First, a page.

Metro Detroit bakery starts a new tradition: Creating a tasty fruitcake worth sharing

The most commonly heard joke around the holidays has to do with fruitcakes – someone once suggested that there is only one fruitcake in existence and that everyone circulates that singular dessert item every year.

The fruitcake, in other words, became a cultural joke, the subject matter for every stand-up comic every Thanksgiving, Christmas, Hanukkah and Kwanza. But that same fruit-filled cake actually can be a delicious offering if it is done correctly, according to one local bakery.

Ackroyd’s Scottish Bakery in Redford has created its own tasty fruitcake with the goal of changing people’s minds about this annual treat. The bakers there have come up with a new recipe that is beautiful to eat and to gift to party hosts, colleagues and foodies of every kind, according to owner Megan Ackroyd.

In case you don’t believe her, consider how much the fruitcake has changed over the years. Zingerman’s sells out of Robert Lambert’s aged fruitcakes each year. Lambert has vintage cakes going for more than $100. And Date Lady has been hugely popular since they introduced their cakes a few years back.

Fruitcake frenzy
Ackroyd’s has been selling imported fruitcakes for years, which are in high demand around the holidays. But the bakers there know that a mass-produced product just isn’t the same. That is why they decided to begin baking their own, and the Ackroyd’s fruitcake sold well last year, Megan Ackroyd said.

In fact, Ackroyd’s expects to sell several hundred cakes this season. Surprised? Well, maybe that means it is time that you tried fruitcake again.

“This isn’t our family recipe. It’s not even something we served in my family,” Megan Ackroyd admitted. “That’s due to the fact that most of what we’ve tried in the past wasn’t very good.”

So how do you change fruitcake’s bad reputation for preservatives, oddly color fruit bits and unpalatable flavor? You come up with your own take on the traditional, Megan Ackroyd said.

Everyone in the store put their collective heads together and came up with a new recipe – and Megan Ackroyd herself now admits she is a fan of what they put together.

“What we wanted to do was take the best of the best ingredients and make a great cake that tasted like the ingredients in it,” Megan Ackroyd said. “Our fruitcake has no artificial preservatives. … I’ve been really impressed with it. When I sampled it, I really enjoyed it. I went back to it several times and kept eating it. I was shocked by that at first, but now I really enjoy it.”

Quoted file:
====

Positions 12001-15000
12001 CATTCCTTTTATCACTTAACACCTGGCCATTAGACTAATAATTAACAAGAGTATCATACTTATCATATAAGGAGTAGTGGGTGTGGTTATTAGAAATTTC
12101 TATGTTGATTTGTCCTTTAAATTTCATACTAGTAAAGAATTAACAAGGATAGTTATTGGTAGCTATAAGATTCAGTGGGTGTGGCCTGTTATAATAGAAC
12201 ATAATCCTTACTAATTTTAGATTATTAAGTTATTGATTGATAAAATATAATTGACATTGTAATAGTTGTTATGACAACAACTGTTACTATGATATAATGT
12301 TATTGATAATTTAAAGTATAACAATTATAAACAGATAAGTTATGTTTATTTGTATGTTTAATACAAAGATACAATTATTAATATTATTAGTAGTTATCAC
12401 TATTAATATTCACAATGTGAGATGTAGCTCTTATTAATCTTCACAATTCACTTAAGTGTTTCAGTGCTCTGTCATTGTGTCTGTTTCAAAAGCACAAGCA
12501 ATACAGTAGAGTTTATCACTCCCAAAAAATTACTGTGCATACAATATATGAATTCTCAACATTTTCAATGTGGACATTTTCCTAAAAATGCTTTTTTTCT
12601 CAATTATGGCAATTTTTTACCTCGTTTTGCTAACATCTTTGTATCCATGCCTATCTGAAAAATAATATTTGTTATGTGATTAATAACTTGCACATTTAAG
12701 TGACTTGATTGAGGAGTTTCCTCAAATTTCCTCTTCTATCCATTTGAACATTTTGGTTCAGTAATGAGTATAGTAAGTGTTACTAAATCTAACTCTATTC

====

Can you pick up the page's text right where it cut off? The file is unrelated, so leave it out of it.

Special occasions
Joe Hakim, who works with Ackroyd’s Bakery on its food and marketing, said that many people in the United Kingdom serve fruitcake on special occasions. In fact, it is considered something you’d expect royalty to serve. Creating a fruitcake that lives up to that expectation was the goal, and he believes Ackroyd’s has met that and then some.

“It has that sense of royalty and luxury that goes along with these cakes in the UK,” Hakim said. “We’re trying to dispel that myth (of what fruitcakes are as a joke) and focus on what makes fruitcake great. It’s got dried fruit, nuts, rum – all those things that make fruitcake special in our handmade product versus industrial-made bricks like commercially made ones are.”

Food traditions are incredibly important to Ackroyd’s, which recently celebrated 70 years in business, Megan Ackroyd said. That is why fruitcake had to join other bakery favorites such as sausage rolls, steak pies and baked goods such as tea cakes and biscuits.

“These are family traditions and the holidays wouldn’t be the same without them. A lot of people come to Ackroyd’s to get these traditional products, and we appreciate them,” Megan Ackroyd said.